Cost-effectiveness of radical hysterectomy with adjuvant radiotherapy versus radical radiotherapy for FIGO stage IIB cervical cancer
Authors Chai YL, Wang J, Wang T, Shi F, Wang J, Su J, Yang Y, Zhou X, Ma H, He B, Liu Z
Received 19 June 2015
Accepted for publication 1 September 2015
Published 19 January 2016 Volume 2016:9 Pages 349—354
Checked for plagiarism Yes
Review by Single-blind
Peer reviewers approved by Dr Ram Prasad
Peer reviewer comments 3
Editor who approved publication: Dr Faris Farassati
Yanlan Chai,* Juan Wang,* Tao Wang, Fan Shi, Jiquan Wang, Jin Su, Yunyi Yang, Xi Zhou, Hailin Ma, Bin He, Zi Liu
Department of Radiation Oncology, First Affiliated Hospital of Xi’an Jiaotong University, Xi’an, Shaanxi, People’s Republic of China
*These authors contributed equally to this work
Objective: Recent literature reports that radical hysterectomy followed by adjuvant radiotherapy has comparable progression-free survival and overall survival compared to radical radiotherapy for International Federation of Gynecology and Obstetrics stage IIB cervical cancer. Now, we evaluate the cost-effectiveness (CE) of these two treatment regimens.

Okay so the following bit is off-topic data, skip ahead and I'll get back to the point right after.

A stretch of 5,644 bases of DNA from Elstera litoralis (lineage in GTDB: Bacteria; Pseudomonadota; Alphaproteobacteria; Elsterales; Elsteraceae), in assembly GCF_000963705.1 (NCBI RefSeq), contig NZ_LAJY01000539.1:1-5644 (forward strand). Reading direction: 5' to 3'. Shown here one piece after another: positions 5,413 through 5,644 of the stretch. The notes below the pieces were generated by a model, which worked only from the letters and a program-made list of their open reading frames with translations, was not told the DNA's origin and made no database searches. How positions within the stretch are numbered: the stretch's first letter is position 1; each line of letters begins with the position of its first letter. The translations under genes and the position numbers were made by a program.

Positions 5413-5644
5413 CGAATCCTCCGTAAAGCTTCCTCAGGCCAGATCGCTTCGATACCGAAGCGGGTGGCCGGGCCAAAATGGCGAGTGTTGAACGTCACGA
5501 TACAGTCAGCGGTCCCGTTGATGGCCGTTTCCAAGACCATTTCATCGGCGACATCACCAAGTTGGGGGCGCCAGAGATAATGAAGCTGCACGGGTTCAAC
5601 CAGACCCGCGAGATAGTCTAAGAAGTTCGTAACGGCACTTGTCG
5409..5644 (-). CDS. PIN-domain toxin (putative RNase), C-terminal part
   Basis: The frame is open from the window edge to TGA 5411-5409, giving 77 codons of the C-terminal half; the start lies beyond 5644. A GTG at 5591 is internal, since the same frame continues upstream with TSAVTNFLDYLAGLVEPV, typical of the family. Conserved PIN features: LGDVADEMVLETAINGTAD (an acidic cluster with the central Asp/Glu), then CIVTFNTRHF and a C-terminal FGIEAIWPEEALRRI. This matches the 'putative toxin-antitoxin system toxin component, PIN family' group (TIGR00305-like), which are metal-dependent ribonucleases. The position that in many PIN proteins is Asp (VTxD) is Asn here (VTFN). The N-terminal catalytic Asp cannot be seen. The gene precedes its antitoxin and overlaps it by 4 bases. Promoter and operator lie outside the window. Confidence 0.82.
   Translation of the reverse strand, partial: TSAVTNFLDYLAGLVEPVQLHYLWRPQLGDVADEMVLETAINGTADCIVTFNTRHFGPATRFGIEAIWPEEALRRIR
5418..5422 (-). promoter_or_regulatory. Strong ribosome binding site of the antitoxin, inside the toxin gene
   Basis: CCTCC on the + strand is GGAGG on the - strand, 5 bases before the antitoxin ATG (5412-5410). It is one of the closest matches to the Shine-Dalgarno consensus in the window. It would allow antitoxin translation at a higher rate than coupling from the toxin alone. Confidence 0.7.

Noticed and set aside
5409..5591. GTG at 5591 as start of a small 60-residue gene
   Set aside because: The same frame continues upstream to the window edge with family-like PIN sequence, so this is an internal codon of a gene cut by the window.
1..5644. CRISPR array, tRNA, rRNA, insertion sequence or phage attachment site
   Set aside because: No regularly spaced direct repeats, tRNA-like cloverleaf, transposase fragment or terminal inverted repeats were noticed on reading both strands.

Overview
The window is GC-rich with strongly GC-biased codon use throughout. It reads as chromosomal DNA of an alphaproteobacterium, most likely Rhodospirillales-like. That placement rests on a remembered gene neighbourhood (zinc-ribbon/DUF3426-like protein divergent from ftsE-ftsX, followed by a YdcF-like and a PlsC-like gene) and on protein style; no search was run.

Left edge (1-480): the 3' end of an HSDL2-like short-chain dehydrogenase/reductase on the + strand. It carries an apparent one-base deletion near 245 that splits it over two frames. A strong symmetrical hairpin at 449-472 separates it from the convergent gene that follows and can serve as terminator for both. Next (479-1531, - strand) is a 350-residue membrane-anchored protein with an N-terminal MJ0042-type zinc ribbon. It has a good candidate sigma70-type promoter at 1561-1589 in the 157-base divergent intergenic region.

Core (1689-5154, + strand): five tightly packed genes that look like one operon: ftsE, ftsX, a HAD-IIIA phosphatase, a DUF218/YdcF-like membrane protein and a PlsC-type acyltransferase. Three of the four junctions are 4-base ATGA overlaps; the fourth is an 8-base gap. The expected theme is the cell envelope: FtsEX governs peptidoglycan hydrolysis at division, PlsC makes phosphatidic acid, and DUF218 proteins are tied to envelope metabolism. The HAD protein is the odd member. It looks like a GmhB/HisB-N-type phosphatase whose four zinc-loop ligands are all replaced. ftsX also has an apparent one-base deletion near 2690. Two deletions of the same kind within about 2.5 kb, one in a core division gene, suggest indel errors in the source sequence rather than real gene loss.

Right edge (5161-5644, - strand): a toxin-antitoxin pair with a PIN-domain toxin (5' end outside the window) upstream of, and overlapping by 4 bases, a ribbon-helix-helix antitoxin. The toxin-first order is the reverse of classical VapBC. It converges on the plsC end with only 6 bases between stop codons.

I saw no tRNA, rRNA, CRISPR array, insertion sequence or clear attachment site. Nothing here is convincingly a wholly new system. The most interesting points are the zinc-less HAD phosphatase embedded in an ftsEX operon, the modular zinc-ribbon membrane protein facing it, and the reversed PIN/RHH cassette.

Primary and secondary outcome measures: A decision-tree model was constructed comparing CE between treatment arms using the published studies for overall survival rates and treatment-related toxicity rates for 5 years. The cost data were obtained from the hospital system of the First Affiliated Hospital of Xi’an Jiaotong University. Effectiveness was measured as quality-adjusted life year (QALY). Treatment arms were compared with regard to costs and life expectancy using incremental CE ratio, and the results were presented using costs per QALY.
Results: The mean cost was $10,872 for radical hysterectomy followed by adjuvant radiotherapy versus $5,702 for radical radiotherapy. The incremental CE ratio for surgery-based treatment compared to radiotherapy-based treatment was –$76,453 per QALY.
Conclusion: Radical radiotherapy would be a cost-effective method for FIGO stage IIB cervical cancer and would be favored in settings where resources are limited.
Keywords: cost-effectiveness, cervical cancer, FIGO stage IIB, surgery, radiotherapy
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